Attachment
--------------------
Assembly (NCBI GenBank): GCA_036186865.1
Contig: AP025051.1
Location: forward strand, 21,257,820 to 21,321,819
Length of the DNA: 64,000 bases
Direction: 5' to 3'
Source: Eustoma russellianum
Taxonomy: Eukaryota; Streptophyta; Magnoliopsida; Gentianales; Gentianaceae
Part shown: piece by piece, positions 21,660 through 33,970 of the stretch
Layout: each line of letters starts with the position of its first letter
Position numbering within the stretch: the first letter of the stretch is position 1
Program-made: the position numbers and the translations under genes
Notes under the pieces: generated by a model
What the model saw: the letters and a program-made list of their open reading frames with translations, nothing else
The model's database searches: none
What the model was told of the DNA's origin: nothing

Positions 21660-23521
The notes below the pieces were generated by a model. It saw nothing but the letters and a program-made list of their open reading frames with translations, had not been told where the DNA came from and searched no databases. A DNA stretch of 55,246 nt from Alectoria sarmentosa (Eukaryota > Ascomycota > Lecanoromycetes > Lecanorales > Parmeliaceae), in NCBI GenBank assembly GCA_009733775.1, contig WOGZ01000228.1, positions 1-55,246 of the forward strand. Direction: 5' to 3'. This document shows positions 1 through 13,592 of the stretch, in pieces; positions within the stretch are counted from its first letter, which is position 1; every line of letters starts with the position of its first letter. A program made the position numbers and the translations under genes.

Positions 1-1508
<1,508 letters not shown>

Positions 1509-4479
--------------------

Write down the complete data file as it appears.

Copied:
Assembly (NCBI GenBank): GCA_036186865.1
Contig: AP025051.1
Location: forward strand, 21,257,820 to 21,321,819
Length of the DNA: 64,000 bases
Direction: 5' to 3'
Source: Eustoma russellianum
Taxonomy: Eukaryota; Streptophyta; Magnoliopsida; Gentianales; Gentianaceae
Part shown: piece by piece, positions 21,660 through 33,970 of the stretch
Layout: each line of letters starts with the position of its first letter
Position numbering within the stretch: the first letter of the stretch is position 1
Program-made: the position numbers and the translations under genes
Notes under the pieces: generated by a model
What the model saw: the letters and a program-made list of their open reading frames with translations, nothing else
The model's database searches: none
What the model was told of the DNA's origin: nothing

Positions 21660-23521
The notes below the pieces were generated by a model. It saw nothing but the letters and a program-made list of their open reading frames with translations, had not been told where the DNA came from and searched no databases. A DNA stretch of 55,246 nt from Alectoria sarmentosa (Eukaryota > Ascomycota > Lecanoromycetes > Lecanorales > Parmeliaceae), in NCBI GenBank assembly GCA_009733775.1, contig WOGZ01000228.1, positions 1-55,246 of the forward strand. Direction: 5' to 3'. This document shows positions 1 through 13,592 of the stretch, in pieces; positions within the stretch are counted from its first letter, which is position 1; every line of letters starts with the position of its first letter. A program made the position numbers and the translations under genes.

Positions 1-1508
<1,508 letters not shown>

Positions 1509-4479